FX Presents, Atlanta.

When I first saw that bumper introduced before the show began, I know we were in for something we weren’t used to. I mean you take it back to the spots that were popping up on social media with the characters walking backwards, and they looked dumb as hell, I was like, eh, Imma still try it out, but I don’t know sun, this might be some left field silly shit.

I love when I’m wrong sometimes! From episode 1, the tone of the series was set with Earn, the Princeton dropout that’s trying to figure out his next moves in order to take care of his daughter and possibly his daughter mom Van.

You have Alfred, otherwise known by his rap name, Paper Boi, an up and coming rapper that’s buzzing around Atlanta right now, who wants to rap, get paid, smoke his weed, and be left the hell alone. I respect that!

Then you have my favorite character of the show, Darius, the hood philosopher, who comes off as a tweaker almost, but always has these moments of clairvoyance where even if it goes over everyone’s head, to him, he totally understands what’s going on. More on Darius later.

I’m not gonna recap every episode and major plot point, because that’s doing too much, but I felt it was bout time to express just how dope this show is on a story level, and how its slowly revealing to networks just how much more authentic the narratives of Black characters become when you hire a predominantly Black writing staff. Something Fox’s Empire can learn from.

This week, the premiered the episode B.A.N, which parodies BET and took nigga shit to a whole new level as world famous Swisher Sweets debuted their first luxury line of commercials showing us just how to really smoke a fine quality cigar. If you thought that was dope, the Mickey’s commercial, set us in a masquerade party where bartenders serve us the fine malt liquor in champagne flutes,  letting us that we’ve been drinking it wrong the whole time.

The recurring Dodge commercial is absolutely nuts and sandwiches itself between a Tavis Smiley public access style talk show that features a Black poindexter named Montague, who’s brought on a feminist academic who argues on behalf of Trans-Equally, and Paper Boi, who mistakenly thinks that he’s somehow getting paid for his appearance on the show. The episode highlights the “trans” issue in the Black community and opens the doors for us to see a Black man stand firm on his beliefs bringing into question, the fact that public opinion is leading to more scrutiny than to change.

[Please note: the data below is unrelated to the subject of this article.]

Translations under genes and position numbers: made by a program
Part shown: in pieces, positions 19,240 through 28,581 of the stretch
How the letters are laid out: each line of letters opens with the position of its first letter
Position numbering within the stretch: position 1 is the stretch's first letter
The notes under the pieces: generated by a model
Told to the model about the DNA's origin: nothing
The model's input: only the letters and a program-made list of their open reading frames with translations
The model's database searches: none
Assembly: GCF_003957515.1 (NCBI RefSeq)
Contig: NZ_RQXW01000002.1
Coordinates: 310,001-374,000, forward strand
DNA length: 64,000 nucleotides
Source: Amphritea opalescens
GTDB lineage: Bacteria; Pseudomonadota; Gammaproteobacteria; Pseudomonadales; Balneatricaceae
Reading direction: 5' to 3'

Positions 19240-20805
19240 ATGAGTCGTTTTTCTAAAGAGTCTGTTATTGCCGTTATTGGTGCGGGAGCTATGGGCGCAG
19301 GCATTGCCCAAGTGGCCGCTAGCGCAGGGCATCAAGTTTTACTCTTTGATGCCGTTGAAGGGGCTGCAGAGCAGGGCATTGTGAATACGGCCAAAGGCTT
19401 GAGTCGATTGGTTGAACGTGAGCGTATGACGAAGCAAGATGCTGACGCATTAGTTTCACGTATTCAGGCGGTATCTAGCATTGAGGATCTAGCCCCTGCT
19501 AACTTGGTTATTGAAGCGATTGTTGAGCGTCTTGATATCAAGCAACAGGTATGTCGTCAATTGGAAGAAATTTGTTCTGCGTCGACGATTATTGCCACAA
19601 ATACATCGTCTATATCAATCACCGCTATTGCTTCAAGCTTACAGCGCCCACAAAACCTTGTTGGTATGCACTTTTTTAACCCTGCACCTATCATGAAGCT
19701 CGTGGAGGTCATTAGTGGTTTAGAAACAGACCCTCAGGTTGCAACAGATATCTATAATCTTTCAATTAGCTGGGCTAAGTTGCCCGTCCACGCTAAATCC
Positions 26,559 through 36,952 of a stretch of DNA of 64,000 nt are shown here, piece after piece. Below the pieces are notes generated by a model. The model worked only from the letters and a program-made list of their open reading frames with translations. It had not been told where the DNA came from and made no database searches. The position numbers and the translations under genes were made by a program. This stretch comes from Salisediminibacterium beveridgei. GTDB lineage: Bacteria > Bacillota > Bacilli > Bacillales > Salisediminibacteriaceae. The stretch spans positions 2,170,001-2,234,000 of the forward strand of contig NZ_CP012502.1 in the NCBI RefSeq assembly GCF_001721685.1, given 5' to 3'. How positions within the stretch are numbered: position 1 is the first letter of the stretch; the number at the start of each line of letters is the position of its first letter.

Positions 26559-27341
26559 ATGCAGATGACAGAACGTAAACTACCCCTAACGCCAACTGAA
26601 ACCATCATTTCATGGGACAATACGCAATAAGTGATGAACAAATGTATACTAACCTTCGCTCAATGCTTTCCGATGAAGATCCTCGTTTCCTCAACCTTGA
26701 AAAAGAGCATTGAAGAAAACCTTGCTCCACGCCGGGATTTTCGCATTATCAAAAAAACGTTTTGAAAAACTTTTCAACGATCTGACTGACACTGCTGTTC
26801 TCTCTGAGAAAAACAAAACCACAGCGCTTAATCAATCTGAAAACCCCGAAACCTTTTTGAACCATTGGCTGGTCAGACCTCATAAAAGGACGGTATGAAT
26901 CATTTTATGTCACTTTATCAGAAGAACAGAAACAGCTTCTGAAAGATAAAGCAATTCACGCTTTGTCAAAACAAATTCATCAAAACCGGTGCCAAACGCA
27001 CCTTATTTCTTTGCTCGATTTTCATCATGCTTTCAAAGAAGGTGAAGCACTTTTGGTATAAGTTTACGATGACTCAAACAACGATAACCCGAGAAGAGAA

The show segues into a segment featuring a young man named Antoine who’s preparing to undergo the world’s first Trans-Racial surgery which would make him the 30 year old white man named Harrison, he always knew and believed he was despite being born into a Black body and only being a teenager.

At the end of the episode, the Antoine surprises the audience when he’s asked if homophobia from Hip Hop and the Black community is part of the reason its so hard for him to find acceptance, to which he’s like HELL NO! “A man wanting to change himself into a woman is unnatural!” Alfred, who was getting pummeled throughout the episode can’t help but erupt in laughter as Montague is forced to end the show abruptly.

For the first 5 episodes, I didn’t understand where the show was headed, and quite frankly, I still don’t, but B.A.N took the show to the next level.

From a filmmaker’s perspective, the direction, cinematography, and the writing is on par with elite TV programs out right now, and Donald deserves a lot of respect and credit for that. I think its amazing how he also employs a living title credit that evolves each episode to fit into the narrative, despite the traditional cold open cliff hanger, then cut to title sequence motif that dominates the TV format.

I learned that Glover said the show was “Twin Peaks for rappers,” but I’m curious to know if somebody on staff or Donald watched Movie 43 or Kentucky Fried Movie and was like, “Sun, we gotta do something like this in one of our episodes!” Nonetheless, they pushed the normal, everyday story, to the right and allowed for the characters to deal with and challenge the days prevailing ideas. I hope they stay in this lane, and get their characters on a path toward some obtainable future, otherwise I feel the show wont have very many legs to stand on after a few seasons. Til then, the show has been green-lit for a follow up season, and Tuesday nights are now one of my favorite days of the week.